Monster’s New Ad Is a Gut Punch for Anyone Who’s Spent Countless Hours on a Résumé
Almost everyone has had to deal with the often-deflating process of applying for a job. You write cover letters that aren’t read, change résumés that aren’t noticed, and you are considered lucky even to receive a canned “No” in response. Job site Monster confronts that painful process in their new ads.
“This Isn’t Working Anymore,” created by MullenLowe Group, doesn’t focus on the jubilation of finding a job, compared to other ads in the space. Instead, the agency flipped the script in two commercials that focus on the period of rejection and harsh realities of the job search.
The first shows a single mother spending a great deal of time fine-tuning her résumé only to have the employer barely give it a glance—about 30-seconds, as we find out in a key stat.
The second ad moves away from the numbers to focus on the emotions of the job search, specifically, constant rejection. The father in this spot can’t help but voice his annoyance at the process to his son, who no one would blame for having nightmares of cubicles and dusty fax machines.
This ad serves as a 20-year reunion for Monster and MullenLowe, which was responsible for the ads that first vaulted the newly created Monster.com into the national conversation with the “When I Grow Up” Super Bowl ad in 1999, recognized as one of the best Super Bowl ads of all time.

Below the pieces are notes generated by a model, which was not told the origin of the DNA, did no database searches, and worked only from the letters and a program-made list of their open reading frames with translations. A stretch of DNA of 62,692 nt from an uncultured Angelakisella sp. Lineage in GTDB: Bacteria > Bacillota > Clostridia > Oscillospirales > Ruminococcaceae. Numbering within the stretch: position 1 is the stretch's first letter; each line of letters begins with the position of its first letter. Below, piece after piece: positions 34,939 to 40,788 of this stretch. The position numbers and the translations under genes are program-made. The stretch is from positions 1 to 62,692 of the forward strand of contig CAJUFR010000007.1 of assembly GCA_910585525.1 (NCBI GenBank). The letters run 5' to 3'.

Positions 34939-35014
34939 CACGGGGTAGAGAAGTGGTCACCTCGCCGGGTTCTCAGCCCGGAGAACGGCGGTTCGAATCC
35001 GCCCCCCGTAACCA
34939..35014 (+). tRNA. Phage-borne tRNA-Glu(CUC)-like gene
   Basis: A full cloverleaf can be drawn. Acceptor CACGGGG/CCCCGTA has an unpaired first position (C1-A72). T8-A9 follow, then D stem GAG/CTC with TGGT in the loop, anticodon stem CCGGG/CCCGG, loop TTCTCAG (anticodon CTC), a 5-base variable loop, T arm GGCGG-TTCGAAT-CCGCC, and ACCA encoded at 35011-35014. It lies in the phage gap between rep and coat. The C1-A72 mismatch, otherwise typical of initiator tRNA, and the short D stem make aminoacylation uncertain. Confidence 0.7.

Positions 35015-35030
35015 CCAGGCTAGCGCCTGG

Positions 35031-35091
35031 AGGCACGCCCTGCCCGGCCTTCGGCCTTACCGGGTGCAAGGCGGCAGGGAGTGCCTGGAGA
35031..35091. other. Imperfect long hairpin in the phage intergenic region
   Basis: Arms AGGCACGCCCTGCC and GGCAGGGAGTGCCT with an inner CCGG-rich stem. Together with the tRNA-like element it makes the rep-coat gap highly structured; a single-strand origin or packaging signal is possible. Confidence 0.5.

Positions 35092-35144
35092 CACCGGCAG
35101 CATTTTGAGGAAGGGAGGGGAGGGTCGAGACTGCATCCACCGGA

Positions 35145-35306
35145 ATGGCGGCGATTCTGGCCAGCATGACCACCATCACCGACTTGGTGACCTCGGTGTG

“We’re excited to have reconnected with MullenLowe Group, as they bring the breakthrough creative and digital transformation that allows us to connect with our audience in honest, authentic and powerful ways,” said Monster CMO Jonathan Beamer. “Monster is at an important inflection point in our history, challenging the industry that we created 25 years ago to improve. It’s fitting that we’re again working with the agency that created the iconic [ad].”
The duo has, once again, latched on to some pretty bleak scenarios to make a point about searching for work online.
“In a world where the average time spent reviewing a résumé is just 31 seconds, this new global campaign taps into the frustration of the individual,” said Tim Vaccarino and Dave Weist, executive creative directors at MullenLowe U.S.
This article was originally published on Adweek